Veins are also called capacitance vessels because they contain 60% of the body’s blood volume.

The return of blood to the heart is assisted by the action of the skeletal- muscle pump. As muscles move, they squeeze the veins running through them. Veins contain a series of one-way valves, and they are squeezed, blood is pushed through the valves, which then close to prevent backflow.

Key Terms

  • venous pooling: When blood accumulates in the lower extremities, resulting in low venous return to the heart which can result in fainting.
  • skeletal-muscle pump: Rhythmic contraction of limb muscles that occurs during normal locomotory activity (walking, running, swimming), which promotes venous return by the pumping action on veins within muscles.
  • portal vein: A short, wide vein that carries blood to the liver from the organs of the digestive system.

Veins are blood vessels that carry blood towards the heart. Most carry deoxygenated blood from the tissues back to the heart, but the pulmonary and umbilical veins both carry oxygenated blood to the heart. The difference between veins and arteries is the direction of blood flow (out of the heart through arteries, back to the heart through veins), not their oxygen content. Veins differ from arteries in structure and function. For example, arteries are more muscular than veins, veins are often closer to the skin, and veins contain valves to help keep blood flowing toward the heart, while arteries do not have valves and carry blood away from the heart. The precise location of veins is much more variable than that of arteries since veins often display anatomical variation from person to person.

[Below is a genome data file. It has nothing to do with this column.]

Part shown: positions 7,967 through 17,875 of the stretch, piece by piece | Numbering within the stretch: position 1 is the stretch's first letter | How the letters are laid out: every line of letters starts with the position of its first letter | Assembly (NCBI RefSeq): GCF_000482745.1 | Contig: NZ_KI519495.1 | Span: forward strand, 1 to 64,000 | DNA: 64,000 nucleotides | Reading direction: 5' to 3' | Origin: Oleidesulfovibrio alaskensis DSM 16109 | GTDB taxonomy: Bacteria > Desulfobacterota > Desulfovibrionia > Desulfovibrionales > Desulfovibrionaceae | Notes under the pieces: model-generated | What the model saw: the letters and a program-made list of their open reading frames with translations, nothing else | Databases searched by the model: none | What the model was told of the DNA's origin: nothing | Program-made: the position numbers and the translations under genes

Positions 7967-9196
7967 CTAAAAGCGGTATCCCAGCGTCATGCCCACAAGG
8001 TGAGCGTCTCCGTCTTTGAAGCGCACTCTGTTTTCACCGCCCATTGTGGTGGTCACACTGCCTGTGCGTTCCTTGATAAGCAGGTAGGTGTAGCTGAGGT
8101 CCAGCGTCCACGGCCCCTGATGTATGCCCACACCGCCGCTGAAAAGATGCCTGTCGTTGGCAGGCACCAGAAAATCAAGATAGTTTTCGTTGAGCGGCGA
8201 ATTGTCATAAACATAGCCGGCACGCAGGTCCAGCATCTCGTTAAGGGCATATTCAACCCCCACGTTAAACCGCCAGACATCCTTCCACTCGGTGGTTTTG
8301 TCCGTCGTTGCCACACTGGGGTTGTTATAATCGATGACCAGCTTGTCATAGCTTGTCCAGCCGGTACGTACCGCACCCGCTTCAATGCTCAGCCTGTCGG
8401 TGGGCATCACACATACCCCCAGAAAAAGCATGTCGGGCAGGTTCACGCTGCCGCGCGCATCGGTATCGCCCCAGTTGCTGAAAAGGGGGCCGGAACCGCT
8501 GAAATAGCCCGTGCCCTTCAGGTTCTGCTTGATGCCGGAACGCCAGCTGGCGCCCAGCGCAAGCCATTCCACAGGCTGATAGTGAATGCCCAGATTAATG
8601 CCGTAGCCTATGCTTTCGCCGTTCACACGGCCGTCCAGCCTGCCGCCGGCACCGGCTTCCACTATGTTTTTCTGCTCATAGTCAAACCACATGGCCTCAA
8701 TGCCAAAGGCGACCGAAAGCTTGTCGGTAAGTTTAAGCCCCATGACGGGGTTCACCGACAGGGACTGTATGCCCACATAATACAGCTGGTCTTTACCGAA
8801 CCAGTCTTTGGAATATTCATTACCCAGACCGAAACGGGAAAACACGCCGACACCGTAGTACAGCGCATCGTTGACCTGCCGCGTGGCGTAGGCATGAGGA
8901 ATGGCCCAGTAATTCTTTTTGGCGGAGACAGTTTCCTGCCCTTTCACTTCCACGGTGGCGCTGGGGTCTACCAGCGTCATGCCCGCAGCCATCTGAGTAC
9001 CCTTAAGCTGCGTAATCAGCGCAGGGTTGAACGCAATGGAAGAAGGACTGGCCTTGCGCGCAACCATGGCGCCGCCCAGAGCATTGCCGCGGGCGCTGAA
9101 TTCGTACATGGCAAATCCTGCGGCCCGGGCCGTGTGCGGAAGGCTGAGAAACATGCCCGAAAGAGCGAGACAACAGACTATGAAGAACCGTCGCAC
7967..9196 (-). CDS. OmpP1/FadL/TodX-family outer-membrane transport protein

Veins are also called capacitance vessels because they contain 60% of the body’s blood volume. In the systemic circulation, oxygenated blood is pumped by the left ventricle through the arteries to the muscles and organs of the body, where its nutrients and gases are exchanged at capillaries. The blood then enters venules, then veins filled with cellular waste and carbon dioxide. The deoxygenated blood is taken by veins to the right atrium of the heart, which transfers the blood to the right ventricle, where it is then pumped through the pulmonary arteries to the lungs. In pulmonary circulation the veins return oxygenated blood from the lungs to the left atrium, which empties into the left ventricle, completing the cycle of blood circulation.

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Mechanisms to Return Blood

The return of blood to the heart is assisted by the action of the skeletal-muscle pump and by the thoracic pump action of breathing during respiration. As muscles move, they squeeze the veins that run through them. Veins contain a series of one-way valves. As the vein is squeezed, it pushes blood through the valves, which then close to prevent backflow. Standing or sitting for prolonged periods can cause low venous return from venous pooling. In venous pooling, the smooth muscles surrounding the veins become slack and the veins fill with the majority of the blood in the body, keeping blood away from the brain, which can cause unconsciousness.

image

Venous valve: Venous valves prevent backflow and ensure that blood flows in one direction.